The modernist Nemaha County Courthouse, built in 1954–1955 by the Wichita firm Thomas, Harris, Calvin and Associates, was the county’s sixth courthouse in its 100 years of existence. One or more of the issues that plagued Nemaha County’s courthouses, be they political disputes, fire, or natural disasters, also affected courthouses in other parts of the state. The location of the county seat could determine the economic viability of a small town, and was often a source of contention. The earliest courthouses were often made of wood and prone to fire; this was particularly problematic for a building that housed public records. Even substantially built and architecturally sophisticated replacement buildings were not always immune to Kansas’s environmental challenges.
Nemaha County’s first courthouse was located in the town of Old Richmond, three miles north of Seneca. It was ultimately abandoned since proponents of slavery built the town, while most of the county residents were anti-slavery. The county seat moved to Seneca following an 1858 election. The first Seneca courthouse burned; a second proved to be too small; the third, built in 1871 on the current site, also burned; the fourth (1877) was damaged in a tornado in 1896 and repaired, but was ultimately abandoned in 1937. For the next eighteen years county offices were located in various places around town.
Tastes also changed over time. Earlier courthouses were seen as a symbol of the prosperity of young communities, as well as a center for the county’s public life. By 1954, when Nemaha County was able to replace its uninhabitable courthouse, priorities were shifting. While it was still important that the courthouse provide safe refuge for public documents, and an appropriately formal site for public life, it was increasingly important that the new courthouse be seen as a place for efficient public business. The printed program for the dedication of the new courthouse announced that “the people of Nemaha County look with pride upon their new courthouse; an adequate, modern structure, built with cash in hand, a ‘home’ at last after many years; a strong and efficiently arranged building to serve far into the future.”
To design the new courthouse, the county commissioners selected the architectural firm Thomas, Harris, Calvin and Associates, an early proponent of the modernist spirit that achieved hegemony in the post–World War II era. In their design, Nemaha County Courthouse’s overall form consists of two distinct masses that house its two primary functions: a tall, one-story wing on the eastern end of the building houses the judicial functions, while a long, two-story wing that extends to the west houses the administrative functions. While the building’s exterior eschews applied ornament, the treatment of the facades do, however, help to identify the nature of the interior spaces. The tall windows of the courtroom identify the judicial area, and the panoramic windows of each of the different county offices mark the administrative wing. The heights of the windows reveal that the floor levels of the two parts of the building are offset. The two-story administrative wing is set a half level into the ground, so that both wings extend a one-and-a-half levels above grade.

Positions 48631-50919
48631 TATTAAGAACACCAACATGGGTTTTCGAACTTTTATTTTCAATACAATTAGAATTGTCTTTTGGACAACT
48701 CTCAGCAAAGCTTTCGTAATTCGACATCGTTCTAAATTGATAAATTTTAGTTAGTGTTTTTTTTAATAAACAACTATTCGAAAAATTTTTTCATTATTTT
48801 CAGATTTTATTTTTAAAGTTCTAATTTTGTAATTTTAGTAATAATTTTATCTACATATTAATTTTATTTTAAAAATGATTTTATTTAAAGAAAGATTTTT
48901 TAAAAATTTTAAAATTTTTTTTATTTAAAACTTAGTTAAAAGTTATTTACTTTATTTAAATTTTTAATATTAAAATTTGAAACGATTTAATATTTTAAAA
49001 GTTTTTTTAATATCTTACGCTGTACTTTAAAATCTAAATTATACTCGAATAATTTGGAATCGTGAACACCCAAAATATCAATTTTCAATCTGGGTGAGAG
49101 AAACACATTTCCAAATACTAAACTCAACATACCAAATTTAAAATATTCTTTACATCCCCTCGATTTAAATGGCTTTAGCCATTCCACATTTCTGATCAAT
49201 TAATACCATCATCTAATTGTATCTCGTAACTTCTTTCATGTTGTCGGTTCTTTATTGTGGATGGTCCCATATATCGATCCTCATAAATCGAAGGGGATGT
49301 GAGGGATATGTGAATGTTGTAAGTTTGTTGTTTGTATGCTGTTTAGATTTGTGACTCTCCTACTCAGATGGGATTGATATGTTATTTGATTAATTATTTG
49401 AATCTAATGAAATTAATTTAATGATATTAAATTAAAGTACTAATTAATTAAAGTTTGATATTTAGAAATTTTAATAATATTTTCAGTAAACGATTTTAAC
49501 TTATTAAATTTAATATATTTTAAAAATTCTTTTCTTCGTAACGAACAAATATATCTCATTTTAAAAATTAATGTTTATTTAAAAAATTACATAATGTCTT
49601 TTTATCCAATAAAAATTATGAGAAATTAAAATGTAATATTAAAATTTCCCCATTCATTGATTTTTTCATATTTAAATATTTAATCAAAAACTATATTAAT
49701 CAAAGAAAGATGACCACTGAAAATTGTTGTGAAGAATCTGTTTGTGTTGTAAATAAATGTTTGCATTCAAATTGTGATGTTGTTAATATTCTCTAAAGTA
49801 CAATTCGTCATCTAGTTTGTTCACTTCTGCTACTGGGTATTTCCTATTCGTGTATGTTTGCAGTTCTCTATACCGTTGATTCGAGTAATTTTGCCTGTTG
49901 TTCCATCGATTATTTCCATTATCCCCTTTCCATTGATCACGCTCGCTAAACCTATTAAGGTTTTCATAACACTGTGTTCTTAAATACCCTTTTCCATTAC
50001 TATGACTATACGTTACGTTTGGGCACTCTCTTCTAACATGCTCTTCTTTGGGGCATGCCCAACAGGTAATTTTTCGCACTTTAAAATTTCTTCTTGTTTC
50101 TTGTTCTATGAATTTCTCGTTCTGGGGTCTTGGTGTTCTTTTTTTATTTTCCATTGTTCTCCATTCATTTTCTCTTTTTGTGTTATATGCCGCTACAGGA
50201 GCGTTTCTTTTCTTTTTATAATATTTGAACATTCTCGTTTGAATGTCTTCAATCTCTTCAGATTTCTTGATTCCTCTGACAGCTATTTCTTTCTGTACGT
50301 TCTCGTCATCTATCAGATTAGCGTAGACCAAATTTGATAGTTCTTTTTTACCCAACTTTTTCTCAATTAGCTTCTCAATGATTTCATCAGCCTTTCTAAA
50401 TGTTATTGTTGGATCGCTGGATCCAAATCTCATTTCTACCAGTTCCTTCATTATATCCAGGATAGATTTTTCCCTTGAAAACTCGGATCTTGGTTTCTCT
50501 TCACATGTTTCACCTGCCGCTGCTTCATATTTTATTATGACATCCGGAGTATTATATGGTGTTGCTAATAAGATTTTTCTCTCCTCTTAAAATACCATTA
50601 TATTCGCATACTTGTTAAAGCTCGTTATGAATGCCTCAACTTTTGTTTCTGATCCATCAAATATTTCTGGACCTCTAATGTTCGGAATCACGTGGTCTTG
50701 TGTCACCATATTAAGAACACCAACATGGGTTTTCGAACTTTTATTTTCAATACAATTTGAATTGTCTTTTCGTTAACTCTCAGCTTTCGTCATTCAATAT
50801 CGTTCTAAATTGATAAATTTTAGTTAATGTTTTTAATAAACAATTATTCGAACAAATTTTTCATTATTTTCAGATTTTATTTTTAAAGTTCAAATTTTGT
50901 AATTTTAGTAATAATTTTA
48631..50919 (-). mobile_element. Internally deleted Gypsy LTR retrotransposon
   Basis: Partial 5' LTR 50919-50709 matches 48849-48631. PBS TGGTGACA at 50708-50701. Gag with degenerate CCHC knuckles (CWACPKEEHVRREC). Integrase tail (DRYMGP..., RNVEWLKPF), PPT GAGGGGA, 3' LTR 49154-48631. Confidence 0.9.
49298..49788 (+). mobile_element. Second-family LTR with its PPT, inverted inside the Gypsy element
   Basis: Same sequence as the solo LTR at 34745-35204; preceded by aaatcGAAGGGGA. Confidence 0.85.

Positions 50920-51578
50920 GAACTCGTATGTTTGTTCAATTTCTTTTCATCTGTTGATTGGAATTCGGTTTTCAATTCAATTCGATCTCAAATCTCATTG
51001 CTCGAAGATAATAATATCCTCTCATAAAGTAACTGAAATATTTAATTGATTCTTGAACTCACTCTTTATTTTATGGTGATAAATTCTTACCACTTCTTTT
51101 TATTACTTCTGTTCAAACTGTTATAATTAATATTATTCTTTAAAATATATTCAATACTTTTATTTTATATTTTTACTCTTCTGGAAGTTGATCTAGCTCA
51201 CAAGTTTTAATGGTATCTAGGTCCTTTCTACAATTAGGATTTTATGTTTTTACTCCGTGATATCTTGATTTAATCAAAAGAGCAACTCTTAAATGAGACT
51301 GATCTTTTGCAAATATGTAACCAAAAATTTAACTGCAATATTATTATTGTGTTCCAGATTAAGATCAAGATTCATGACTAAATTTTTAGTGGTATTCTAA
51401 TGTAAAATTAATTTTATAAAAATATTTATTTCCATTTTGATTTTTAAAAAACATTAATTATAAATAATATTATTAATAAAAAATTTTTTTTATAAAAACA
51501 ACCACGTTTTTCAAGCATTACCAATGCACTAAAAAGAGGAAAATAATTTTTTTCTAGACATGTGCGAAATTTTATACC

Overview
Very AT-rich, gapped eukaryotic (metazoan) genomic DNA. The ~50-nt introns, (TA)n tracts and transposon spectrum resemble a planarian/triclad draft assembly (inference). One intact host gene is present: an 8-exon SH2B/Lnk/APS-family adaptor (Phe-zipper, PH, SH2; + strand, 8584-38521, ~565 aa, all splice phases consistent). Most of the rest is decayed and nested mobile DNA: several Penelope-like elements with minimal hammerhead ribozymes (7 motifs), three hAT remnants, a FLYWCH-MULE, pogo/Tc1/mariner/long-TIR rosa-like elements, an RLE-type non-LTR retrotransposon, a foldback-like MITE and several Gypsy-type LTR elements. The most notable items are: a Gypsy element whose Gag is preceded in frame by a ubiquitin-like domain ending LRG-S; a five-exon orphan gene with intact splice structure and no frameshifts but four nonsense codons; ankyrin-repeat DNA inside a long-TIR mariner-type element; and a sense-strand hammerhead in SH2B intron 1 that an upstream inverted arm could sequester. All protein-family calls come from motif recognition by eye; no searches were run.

The building’s structural system is visible on the interior, and carries through to the exterior to support overhangs that shade the glazed areas, providing consistency to the overall design. The two primary exterior materials are brick and limestone, with the brick reading as a weight-bearing material and the limestone serving as an applied cladding. In keeping with the building’s modernist simplicity, the interior materials are appropriate but unpretentious; finer finishes of wood or stone are used sparingly and only at key locations, such as in the courtroom or on the stairs.
The siting of the courthouse gives it a rather suburban feel. The building occupies a full block located two blocks north of Seneca’s main commercial street. It is a low, sprawling building set on a wide lawn. Parking areas and entrances are located on several sides. The block on which the building is sited also contains a pragmatic and unsympathetic addition housing the sheriff’s office and a detention facility. The addition is connected to the north side of the courthouse where, fortunately, it is not visible from the primary direction of approach to the main building. The courthouse itself has been carefully maintained and, with the exception of a dropped ceiling installed in the courtroom, the building has undergone few alterations.
NOTE: This entry was originally published in David Sachs and George Ehrlich, Guide to Kansas Architecture (Lawrence: University Press of Kansas, 1996). © 1996 by the University Press of Kansas.
Hamilton, Cindy, “Fourth National Bank,” Seneca County, Kansas. National Register of Historic Places Inventory-Nomination Form, 2012. National Park Service, U.S. Department of the Interior, Washington, D.C.
Wortman, Julie A., and David P. Johnson. Legacies: Kansas’ Older County Courthouses. Topeka: Kansas State Historical Society, 1980.